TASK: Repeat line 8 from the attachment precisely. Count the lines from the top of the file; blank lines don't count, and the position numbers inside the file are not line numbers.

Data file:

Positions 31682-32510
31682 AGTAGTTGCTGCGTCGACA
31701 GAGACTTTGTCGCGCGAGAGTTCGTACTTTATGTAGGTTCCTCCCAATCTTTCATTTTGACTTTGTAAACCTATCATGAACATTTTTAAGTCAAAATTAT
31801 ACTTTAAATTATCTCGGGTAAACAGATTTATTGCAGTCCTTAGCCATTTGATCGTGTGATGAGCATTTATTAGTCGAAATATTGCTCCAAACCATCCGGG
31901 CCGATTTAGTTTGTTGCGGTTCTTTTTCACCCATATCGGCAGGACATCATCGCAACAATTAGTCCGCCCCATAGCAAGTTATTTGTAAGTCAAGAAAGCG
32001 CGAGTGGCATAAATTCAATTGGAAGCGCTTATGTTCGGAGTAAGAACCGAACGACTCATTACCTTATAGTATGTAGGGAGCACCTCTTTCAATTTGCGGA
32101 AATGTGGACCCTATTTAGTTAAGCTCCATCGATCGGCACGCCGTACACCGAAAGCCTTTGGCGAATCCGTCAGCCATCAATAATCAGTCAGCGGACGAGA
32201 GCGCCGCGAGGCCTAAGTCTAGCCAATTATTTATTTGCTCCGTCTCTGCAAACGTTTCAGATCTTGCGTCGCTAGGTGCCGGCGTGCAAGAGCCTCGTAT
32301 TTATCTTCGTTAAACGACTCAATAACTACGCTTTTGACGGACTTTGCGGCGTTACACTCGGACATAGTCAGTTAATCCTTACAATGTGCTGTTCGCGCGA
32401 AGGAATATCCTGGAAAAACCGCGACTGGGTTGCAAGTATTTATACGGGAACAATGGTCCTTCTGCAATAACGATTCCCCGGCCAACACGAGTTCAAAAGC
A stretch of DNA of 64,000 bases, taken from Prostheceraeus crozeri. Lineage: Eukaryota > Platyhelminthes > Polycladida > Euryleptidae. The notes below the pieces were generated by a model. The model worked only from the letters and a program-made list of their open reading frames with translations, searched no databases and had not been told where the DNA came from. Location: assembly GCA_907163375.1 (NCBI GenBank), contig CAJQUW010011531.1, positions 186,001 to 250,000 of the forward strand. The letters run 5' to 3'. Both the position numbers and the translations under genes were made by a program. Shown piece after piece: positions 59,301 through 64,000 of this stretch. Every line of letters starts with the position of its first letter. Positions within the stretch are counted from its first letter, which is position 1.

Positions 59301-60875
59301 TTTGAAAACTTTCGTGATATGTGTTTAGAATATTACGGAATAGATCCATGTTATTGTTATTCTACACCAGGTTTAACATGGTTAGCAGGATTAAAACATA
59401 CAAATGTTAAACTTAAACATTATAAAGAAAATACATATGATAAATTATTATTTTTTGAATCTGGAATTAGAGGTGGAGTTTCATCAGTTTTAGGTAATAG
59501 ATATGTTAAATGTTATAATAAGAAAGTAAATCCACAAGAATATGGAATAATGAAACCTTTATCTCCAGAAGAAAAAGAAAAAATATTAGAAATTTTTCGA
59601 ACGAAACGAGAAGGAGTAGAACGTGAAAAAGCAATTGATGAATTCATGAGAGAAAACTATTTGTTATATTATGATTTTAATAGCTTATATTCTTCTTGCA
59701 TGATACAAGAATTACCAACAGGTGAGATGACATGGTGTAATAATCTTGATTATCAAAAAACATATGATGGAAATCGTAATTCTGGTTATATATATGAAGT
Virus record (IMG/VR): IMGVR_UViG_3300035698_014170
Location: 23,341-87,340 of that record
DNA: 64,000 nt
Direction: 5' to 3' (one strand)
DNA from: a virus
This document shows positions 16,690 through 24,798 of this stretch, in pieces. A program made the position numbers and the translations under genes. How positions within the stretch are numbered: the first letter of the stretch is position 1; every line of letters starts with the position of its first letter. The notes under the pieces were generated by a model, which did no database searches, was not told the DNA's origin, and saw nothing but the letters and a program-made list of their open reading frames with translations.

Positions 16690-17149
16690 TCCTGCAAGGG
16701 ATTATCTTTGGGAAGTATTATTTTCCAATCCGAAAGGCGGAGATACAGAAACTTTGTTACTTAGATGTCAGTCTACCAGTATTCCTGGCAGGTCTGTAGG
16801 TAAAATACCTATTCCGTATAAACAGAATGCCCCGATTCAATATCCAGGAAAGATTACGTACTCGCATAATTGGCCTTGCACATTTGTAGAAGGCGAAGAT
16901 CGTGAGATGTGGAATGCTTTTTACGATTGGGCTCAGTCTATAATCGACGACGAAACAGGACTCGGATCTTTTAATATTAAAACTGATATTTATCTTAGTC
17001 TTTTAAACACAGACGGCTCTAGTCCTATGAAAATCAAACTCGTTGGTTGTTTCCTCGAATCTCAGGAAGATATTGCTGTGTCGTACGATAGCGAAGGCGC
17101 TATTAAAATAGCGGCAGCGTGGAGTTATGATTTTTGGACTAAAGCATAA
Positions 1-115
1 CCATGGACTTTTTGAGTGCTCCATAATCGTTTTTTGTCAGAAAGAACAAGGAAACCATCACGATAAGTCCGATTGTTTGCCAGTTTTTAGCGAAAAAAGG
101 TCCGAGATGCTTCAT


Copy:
32201 GCGCCGCGAGGCCTAAGTCTAGCCAATTATTTATTTGCTCCGTCTCTGCAAACGTTTCAGATCTTGCGTCGCTAGGTGCCGGCGTGCAAGAGCCTCGTAT